Deserted Island TV; Or, A Treatise On Celebrity

Consider this an open letter.

A lot of people will tell you that a “developer advocate” is a lot of different things. Teacher, tutor, comedian, mediator, marketer, support person, and more. None of those are wrong, per se. I don’t see it that way, however, as a matter of course. Developer advocates, and indeed, the entire field of developer relations, in my mind is about celebrity. Why wouldn’t it be? The only metric we have that matters is, indeed, noteworthiness. Your company has engineers. Your company has marketers. What they don’t have, though, are celebrities. They don’t have stars, for the most part. If the modern business is a story, and the art of doing business akin to story-telling, then it is not enough to simply Do, we must Perform. Performance, as it is, requires heroes, villains, and journeys. It requires Characters, not just faceless documentation pages and polite responses in Slack.

This, ultimately, is our job. We might not always be graded on it, it might not be measured directly, but it impacts us all in different ways.

Really, you can extend this metaphor even further – DevOps is an aspirational lifestyle, anyway, right? Distilling the culture leads you to the logical conclusion that the only thing that matters are people, and interactions between them, and making those interactions more equitable and just. So, on some level, we’re all just brand ambassadors who preach whatever this quarter’s orthodoxy is. I don’t want this to sound dismissive; if it was, I’d be dismissing myself. Rather, I suggest that we embrace this rather than turn our head from it. Our job going forward is to figure out how to bring people together, but in a persistent and virtual way. We need to create a community for, and by, everybody.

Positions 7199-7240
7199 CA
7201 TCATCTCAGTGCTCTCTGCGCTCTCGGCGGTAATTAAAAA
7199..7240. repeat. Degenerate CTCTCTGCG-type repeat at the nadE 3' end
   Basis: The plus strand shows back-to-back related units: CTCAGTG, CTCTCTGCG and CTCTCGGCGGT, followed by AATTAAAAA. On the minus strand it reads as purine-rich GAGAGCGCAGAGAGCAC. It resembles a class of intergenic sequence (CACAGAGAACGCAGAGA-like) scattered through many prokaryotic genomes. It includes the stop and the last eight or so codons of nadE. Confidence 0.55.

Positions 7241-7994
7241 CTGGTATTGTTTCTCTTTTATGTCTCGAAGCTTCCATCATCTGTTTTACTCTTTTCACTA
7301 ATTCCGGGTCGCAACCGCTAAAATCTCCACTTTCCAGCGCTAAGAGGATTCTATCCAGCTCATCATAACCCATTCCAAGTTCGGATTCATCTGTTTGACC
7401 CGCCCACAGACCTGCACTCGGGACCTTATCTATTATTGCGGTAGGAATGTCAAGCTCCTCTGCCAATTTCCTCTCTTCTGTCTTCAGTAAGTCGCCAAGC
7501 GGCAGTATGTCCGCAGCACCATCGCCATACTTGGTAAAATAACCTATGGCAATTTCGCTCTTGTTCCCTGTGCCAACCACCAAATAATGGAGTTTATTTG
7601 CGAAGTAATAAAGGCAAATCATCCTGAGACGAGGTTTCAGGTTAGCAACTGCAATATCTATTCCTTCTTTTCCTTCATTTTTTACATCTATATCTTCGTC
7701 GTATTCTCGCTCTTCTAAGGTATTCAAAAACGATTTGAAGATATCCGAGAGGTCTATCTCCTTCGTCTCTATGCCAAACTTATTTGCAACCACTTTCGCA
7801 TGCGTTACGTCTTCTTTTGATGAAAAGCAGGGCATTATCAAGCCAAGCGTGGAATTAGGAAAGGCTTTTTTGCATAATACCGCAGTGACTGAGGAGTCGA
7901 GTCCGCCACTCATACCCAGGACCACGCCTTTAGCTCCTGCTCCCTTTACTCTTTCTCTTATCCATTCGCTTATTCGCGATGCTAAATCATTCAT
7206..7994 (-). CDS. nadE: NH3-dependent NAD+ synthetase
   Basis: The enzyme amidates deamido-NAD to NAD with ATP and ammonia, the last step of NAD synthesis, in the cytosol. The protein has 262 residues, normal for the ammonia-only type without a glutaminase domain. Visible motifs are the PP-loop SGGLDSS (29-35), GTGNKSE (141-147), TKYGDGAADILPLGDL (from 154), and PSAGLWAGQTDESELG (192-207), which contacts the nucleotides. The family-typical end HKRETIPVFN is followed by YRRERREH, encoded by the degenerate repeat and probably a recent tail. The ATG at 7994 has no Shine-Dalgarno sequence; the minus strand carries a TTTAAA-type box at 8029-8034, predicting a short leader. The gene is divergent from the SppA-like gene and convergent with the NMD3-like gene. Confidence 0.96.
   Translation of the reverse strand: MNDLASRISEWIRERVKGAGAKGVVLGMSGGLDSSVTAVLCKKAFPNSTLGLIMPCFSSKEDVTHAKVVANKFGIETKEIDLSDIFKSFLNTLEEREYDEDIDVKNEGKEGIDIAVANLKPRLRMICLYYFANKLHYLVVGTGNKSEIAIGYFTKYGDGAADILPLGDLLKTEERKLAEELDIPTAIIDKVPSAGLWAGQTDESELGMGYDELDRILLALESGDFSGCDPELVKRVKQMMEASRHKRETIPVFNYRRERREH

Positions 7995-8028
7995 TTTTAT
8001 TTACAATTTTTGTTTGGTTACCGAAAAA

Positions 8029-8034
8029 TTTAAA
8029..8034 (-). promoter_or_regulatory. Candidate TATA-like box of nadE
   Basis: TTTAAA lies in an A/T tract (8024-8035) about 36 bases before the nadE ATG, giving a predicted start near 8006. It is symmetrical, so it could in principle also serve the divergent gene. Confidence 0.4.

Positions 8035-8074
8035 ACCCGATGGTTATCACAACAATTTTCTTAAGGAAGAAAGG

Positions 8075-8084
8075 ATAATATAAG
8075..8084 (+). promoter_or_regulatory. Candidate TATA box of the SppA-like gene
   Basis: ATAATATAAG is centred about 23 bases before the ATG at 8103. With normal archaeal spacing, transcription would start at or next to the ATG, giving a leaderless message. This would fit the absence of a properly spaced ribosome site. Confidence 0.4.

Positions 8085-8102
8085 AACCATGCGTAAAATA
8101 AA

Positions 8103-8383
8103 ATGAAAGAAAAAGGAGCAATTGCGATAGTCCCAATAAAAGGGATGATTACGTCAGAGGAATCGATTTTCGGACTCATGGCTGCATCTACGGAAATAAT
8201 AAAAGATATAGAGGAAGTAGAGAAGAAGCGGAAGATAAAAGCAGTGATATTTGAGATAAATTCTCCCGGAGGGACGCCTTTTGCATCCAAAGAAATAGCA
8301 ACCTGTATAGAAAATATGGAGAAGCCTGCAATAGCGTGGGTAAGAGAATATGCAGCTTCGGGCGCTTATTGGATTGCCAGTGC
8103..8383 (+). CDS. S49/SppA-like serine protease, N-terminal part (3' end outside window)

I recently approached a few of my colleagues with a concept – what if we worked together, rather than individually, on this? If DevOps is a lifestyle brand, then why not centralize our efforts? In more grandiose terms, why not support each other by building a single platform and brand around all of us rather than one of us? There’s a lot that goes into creating, promoting, and audience building – both in terms of management of platforms (social, twitch, web, etc.) and in terms of production (visual fx, audio, editing, production, etc.). There’s also a burden on the audience itself - wouldn’t it make more sense to have a single home for content discovery and community engagement, rather than twelve different discords, slacks, and so forth?

This is the basic idea behind Deserted Island TV. Why the name? Poetically, because I think the past year really has demonstrated how we’re all on our own deserted islands – both in the sense that we’re geographically isolated from each other due to the pandemic, but that separation also has forced us to deepen our comfort with our locality. Of the good that’s happened in the past year, much of it has been due to people tending their own garden. We’ve demonstrated resiliency through survival, if nothing else. Prosaically, well, Deserted Island DevOps is a decent enough hook to hang your hat on if you’re going to try and branch out into a larger ‘brand’…

More concretely, the concept is this - Deserted Island TV is an open, co-operative network of creators with a single platform for community engagement and broadcasting. One Discord, one Twitch stream. Content should be organized as a ‘show’ - something with a defined beginning and end, preferably something that takes place in an hour or less. Ideally, shows would run on a regular cadence - weekly, biweekly, monthly, etc. Outside of that, the sky’s pretty much the limit in my mind. Any proceeds – sponsorships, swag, whatever – would be pooled and shared; first to improve our own work (visual design, production, etc.), second to be disbursed as the group decides (preferably to a charity, I think it’d be cool if this turned into a non-profit).

Why a single channel? Why not do a team? Quite frankly, to centralize our audience. Ten thousand people following one Twitch channel is a lot better than those people following fourteen separate ones. More importantly, this gives us the ability to highlight people who don’t have a following. By centralizing viewership in a single place, it introduces our collective audience to people they might never have gotten the chance to know otherwise. Same concept applies to the Discord - yeah, Discord allows you to join multiple servers more easily than Slack, but having a single uber-server makes it easier for people to meet people. It also allows us to pool moderation duties and ensure a more consistent set of standards and practices.

Anyway, I’m just going to throw this out into the world and see what happens. If you’d like to join the Discord and tell me how much you love the idea, here’s the link. If you’d like to be a part of it, feel free to DM me.